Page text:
M&R 6.2 - Receptor Mediated Endocytosis Flashcards Preview

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Flashcards in M&R 6.2 - Receptor Mediated Endocytosis Deck (25):

What is receptor mediated endocytosis?

The selective internalisation of molecules due to activation of specific receptors


What is the mechanism for endocytosis?

- Cell surface membrane of the vesicle fuses with the cell surface membrane of the cell

- Both membranes merge therefore releasing the molecule


Describe the structure of a low density lipoprotein

- Hydrophobic core made from: Triacylglycerols and cholesterol esters

- Surface coat made from: phospholipids, cholesterol and Apoprotein B


What kind of receptor do cells that require cholesterol synthesis? Where are these receptors located?

- LDL receptors that specifically recognise apoprotein B

- Located directly over Clathrin Coated Pits (cover ~2% of the cell surface)


What happens when LDL binds to the receptors?

- Pit invaginates which encases the receptor and the LDL

- Then uncoats using energy from ATP

- Fuses with large, smooth vesicles (endosomes)


What is an endosome?

A compartment for the uncoupling of the receptor and the ligand (CURL)


What is the significance of the endosome having a lower pH than the cytoplasm? How is this maintained

- Decreases the affinity of the LDL receptor for the LDL which causes them to dissociate

- Maintained by the ATP dependent H+ pump


What happens to the receptor once it has dissociated from the LDL?

- Moves into a separate area of the endosome

- Buds off

- Recycled to the plasma membrane


What happens to the LDL once it has dissociated from the receptor?

- Endosome containing the LDL fuses with a lysosome

- Lysosome hydrolyses LDL

- Releases free cholesterol to the cell (along with esters)


Describe 3 mutations that can cause hypercholesterolaemia

- LDL receptors aren't above clathrin coated pits (cover entire surface rather than 2%) due to a deletion at the c-terminal - causes no interaction

- Mutation to receptor binding site = no LDL uptake

- Receptor deficiency due to mutation = less LDL uptake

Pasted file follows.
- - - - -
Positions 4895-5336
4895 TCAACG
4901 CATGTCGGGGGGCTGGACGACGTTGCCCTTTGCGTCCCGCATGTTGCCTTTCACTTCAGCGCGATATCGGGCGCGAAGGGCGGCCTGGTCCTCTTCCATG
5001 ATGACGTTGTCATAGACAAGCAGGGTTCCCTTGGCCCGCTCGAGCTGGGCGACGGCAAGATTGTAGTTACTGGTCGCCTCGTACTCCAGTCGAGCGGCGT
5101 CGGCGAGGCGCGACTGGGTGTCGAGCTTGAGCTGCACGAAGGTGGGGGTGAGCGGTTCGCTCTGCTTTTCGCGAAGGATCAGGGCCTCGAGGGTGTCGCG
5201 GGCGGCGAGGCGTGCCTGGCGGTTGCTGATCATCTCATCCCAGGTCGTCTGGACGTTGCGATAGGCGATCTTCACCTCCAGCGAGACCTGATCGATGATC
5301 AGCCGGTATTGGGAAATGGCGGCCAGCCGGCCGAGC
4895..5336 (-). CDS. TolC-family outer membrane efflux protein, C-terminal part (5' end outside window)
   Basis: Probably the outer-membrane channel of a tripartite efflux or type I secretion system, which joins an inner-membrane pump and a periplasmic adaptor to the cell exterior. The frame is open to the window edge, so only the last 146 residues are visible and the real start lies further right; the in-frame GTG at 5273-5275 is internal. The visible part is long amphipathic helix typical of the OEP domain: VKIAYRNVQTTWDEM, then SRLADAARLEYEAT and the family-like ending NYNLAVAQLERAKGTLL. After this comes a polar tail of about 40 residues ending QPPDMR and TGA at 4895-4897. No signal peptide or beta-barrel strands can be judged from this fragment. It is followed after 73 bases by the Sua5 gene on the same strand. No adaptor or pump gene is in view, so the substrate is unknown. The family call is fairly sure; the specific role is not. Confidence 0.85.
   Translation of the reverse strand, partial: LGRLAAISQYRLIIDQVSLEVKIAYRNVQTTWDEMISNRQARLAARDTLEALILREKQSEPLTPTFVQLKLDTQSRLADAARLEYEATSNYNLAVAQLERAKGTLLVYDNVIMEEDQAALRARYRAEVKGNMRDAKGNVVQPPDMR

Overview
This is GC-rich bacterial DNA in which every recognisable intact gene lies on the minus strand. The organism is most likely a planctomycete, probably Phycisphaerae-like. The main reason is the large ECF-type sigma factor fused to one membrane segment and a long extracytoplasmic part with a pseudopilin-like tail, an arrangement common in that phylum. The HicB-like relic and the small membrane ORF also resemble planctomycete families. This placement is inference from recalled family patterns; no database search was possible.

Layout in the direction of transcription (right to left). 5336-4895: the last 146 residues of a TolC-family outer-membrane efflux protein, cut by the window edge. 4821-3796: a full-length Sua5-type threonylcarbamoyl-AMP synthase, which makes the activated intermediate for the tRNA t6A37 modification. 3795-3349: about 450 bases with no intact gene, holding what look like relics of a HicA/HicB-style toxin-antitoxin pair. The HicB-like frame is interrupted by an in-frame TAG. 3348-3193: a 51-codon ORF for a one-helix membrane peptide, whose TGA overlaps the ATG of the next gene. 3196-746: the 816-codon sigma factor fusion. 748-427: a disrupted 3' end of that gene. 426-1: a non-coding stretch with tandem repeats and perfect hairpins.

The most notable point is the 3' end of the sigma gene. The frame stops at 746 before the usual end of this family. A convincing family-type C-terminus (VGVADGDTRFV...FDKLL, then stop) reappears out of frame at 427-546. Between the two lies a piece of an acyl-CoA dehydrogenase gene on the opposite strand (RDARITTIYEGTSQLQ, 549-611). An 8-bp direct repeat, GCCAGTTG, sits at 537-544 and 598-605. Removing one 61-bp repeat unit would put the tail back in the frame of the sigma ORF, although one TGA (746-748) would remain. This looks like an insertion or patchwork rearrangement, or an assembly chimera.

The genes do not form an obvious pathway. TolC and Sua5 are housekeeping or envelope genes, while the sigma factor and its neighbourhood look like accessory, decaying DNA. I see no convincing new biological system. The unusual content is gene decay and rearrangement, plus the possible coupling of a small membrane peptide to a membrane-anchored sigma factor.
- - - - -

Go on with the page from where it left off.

How is transferrin formed in circulation?

- 2x Fe3+ bind to Apotransferrin = Transferrin


How is transferrin brought into the cell?

- Binds to a high affinity transferrin receptor on CSM

- Take in similarly to LDL (coated pit, then uncoated and fuses with endosome)

- pH competes for binding with transferrin which causes Fe3+ to be released (used with Hb)

- Apoferrin has a high affinity for the receptor at a lower pH so stays bound


What happens to the transferrin receptor after dissociation?

- Recycled to the plasma membrane

- Apoferrin is released when pH returns to 7


How does RME differ with insulin receptors? Why?

- The receptors ONLY congregate over the Clathrin coated ONCE THE AGONIST HAS BOUND

- Binding causes a conformational change that allows receptor to be recognised by the pit


What happens to the insulin-receptor complex when in the endosome?

- Remains bound

- Targeted by lysosomes for degradation (receptor and insulin are degraded so receptor isn't recycled)


What is the significance of uptake of occupied insulin receptors?

- Reduces number of insulin receptors on CSM

- Desensitised to the constant high concentration of insulin in circulation


Describe the development of type 2 diabetes

- Increased blood glucose levels means more insulin is secreted by beta cells

- Causes a down regulation of receptors (= resistance) which decreases the response to insulin

- Decreases glucose uptake so more is produced by the liver = HYPERGLYCAEMIA

- Less glucose transport, more insulin resistance

- Coupled with impaired beta cell function

- Resistance + deficiency = Type 2 diabetes


What is transcytosis?

Transport of ligand + receptor ACROSS THE CELL


Give 2 examples of transcytosis

- Maternal immunoglobulin to the foetus via the placenta

- Immunoglobulin A (IgA) from the circulation to bile in the liver


What is the affect of pH on IgA

- Has no effect

- Budding off of vesicle contains both receptor & ligand


What happens during the transport of IgA to the bile?

- Happens in a transfer vesicle (still bound)

- Proteolytic cleavage of the receptor leaves a small amount of the receptor bound to the ligand (secretory component)


Which method is used by all mechanisms of RME?


- Compartment for the uncoupling of the receptor and the ligand (endosome)


How can RME be exploited by viruses/toxins?

- Binds to receptor and is internalised in the same way as a metabolite

- Lower pH of the endosome causes a conformational change of enveloping proteins therefore exposing hydrophobic domains

- Viral membrane can fuse with the endosomal membrane


What happens after the fusion of the viral membrane with the endosomal membrane?

- Virus releases its own RNA into the cell

- Cell replicates itself and viral RNA to form a new virus


Give an example of TWO toxins that can exploit RME

- Cholera toxin

- Diptheria toxin

(Both bind to GM1 ganglioside)

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